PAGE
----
Headphone Direct Monitoring of Vocal

Someone up to giving me a quick refresher, please?


  1. If I untick Direct Monitoring in the Devices> Audio page … then to hear a vocal while recording I have to also hit the monitor button in the track I’m recording to hear the vocal through a headphone connection from the Stereo Out. Correct?

  2. How do you increase the output volume from the track being recorded while monitoring without changing the gain level you are recording? Or can you?

  3. If you have ASIO 2.0 compliant hardware with Direct Monitoring then you must tick Direct Monitoring in Devices> Audio and in your hardware mixing software in order to monitor. Correct? So, when the manual says ticked Direct Monitoring will switch automatically, that means if you haven’t enabled Direct Monitoring in your mixing software, Cubase will behave exactly as if the option is not ticked? Or, if not, then what does automatic switching mean?

  4. ASIO Direct Monitoring bypasses Cubase … the part you’re hearing, not the input to Cubase being recorded. So, what you hear is unaffected by any effects running in Cubase on the input, recorded tract, bus or main out. So is the only advantage/ reason for using this to reduce CPU load and thereby latency? Or, is this also the only way you can increase the relative volume of what is going into your mic and back to your headphones through your hardware mixer software.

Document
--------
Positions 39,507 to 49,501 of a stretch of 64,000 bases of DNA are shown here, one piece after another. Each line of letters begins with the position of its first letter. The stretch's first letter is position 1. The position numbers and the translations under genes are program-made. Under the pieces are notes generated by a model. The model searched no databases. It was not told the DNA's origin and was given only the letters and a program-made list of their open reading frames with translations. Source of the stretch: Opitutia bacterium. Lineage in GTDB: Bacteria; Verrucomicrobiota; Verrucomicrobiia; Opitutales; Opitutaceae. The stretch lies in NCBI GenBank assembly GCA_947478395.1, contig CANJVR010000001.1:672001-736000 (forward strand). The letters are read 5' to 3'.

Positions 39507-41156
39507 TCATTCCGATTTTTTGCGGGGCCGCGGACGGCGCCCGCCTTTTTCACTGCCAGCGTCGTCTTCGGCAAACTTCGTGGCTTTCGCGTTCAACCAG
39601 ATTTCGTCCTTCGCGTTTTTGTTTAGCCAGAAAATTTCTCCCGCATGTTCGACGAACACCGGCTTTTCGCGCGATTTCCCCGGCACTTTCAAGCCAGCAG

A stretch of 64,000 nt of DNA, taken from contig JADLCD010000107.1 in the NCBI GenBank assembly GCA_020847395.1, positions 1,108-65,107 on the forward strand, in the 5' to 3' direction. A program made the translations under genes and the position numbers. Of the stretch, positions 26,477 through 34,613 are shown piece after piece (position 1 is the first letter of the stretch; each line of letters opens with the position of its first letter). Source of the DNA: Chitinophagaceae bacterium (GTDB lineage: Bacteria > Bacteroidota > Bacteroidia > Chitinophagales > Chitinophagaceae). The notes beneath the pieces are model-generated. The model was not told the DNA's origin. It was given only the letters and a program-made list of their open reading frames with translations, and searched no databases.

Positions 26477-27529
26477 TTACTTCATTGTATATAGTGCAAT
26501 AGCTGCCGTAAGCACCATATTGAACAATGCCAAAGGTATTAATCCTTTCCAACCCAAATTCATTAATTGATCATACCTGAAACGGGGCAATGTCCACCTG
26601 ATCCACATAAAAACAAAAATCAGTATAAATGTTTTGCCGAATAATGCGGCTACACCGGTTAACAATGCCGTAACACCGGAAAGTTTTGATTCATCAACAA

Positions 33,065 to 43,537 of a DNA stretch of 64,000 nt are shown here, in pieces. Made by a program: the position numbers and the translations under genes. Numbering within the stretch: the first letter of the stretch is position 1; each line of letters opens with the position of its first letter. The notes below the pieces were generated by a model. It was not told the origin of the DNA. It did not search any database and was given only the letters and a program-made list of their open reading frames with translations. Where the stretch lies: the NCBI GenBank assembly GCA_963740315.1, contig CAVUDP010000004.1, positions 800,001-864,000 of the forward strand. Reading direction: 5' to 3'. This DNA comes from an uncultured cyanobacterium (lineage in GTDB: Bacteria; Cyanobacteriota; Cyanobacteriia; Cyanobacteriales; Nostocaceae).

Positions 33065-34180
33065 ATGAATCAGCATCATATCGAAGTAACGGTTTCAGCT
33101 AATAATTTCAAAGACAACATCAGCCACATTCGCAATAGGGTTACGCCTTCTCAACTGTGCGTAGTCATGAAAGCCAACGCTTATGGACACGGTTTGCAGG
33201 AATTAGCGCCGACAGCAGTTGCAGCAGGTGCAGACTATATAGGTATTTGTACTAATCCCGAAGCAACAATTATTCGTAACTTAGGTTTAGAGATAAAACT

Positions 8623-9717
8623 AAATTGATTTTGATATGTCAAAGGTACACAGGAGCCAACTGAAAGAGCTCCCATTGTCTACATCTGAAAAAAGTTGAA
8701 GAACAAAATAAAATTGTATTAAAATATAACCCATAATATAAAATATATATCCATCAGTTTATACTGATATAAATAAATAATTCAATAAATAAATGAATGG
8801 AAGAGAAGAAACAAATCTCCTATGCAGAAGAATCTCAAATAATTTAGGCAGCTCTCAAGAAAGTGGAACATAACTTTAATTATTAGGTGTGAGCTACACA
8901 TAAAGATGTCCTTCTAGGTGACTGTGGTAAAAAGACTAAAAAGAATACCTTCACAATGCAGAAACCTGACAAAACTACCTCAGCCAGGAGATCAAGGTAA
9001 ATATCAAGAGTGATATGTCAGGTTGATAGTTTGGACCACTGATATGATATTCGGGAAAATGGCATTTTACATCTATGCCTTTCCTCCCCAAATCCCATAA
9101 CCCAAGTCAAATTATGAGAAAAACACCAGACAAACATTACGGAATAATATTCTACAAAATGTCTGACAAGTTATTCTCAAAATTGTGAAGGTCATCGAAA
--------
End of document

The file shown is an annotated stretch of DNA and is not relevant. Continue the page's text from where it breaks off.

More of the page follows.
5. Does Control Room incorporate or preclude ASIO Direct Monitoring? Besides permitting more than one submix send, what other, if any, real advantage does it have over simply monitoring through Cubase?

Thanks for any help.


Reading between the lines, it sounds like you are having a problem with the vocal level whilst monitoring. This is where the control room is very handy.

You can set up a cue mix that is independent from your main mix, in fact you can copy your main mix to the cue mix with a couple of mouse clicks then by selecting all the channels except the vocal channel/s reduce the mix level to get the vocal to pop through with one click.

You could also put a compressor on the vocal playback channel to increase it’s presence or just turn the gain at the top of the channel up.

I never use direct monitoring, preferring to have a reasonable mix running for the vocalist, if the computer is struggling I will freeze the channels that are causing it and any other channels that may be increasing the latency due to PDC. It’s important to run very low latency whilst using headphones.

I would definitely say the control room is the way forwards when doing these things ITB.

Thanks, Split. Your reading is essentially correct. But let me make it crystal clear that the problem is letting the vocalist hear their voice in the mix while the vocal is being recorded.

I was puzzled when running a test that I was getting a good clear signal recorded, but was not able to hear the vocal through the headphone mix.

That was why I asked all those questions for various scenarios. I think you answered the one about level or the recording input in the mix … you cannot increase the volume without changing the input gain.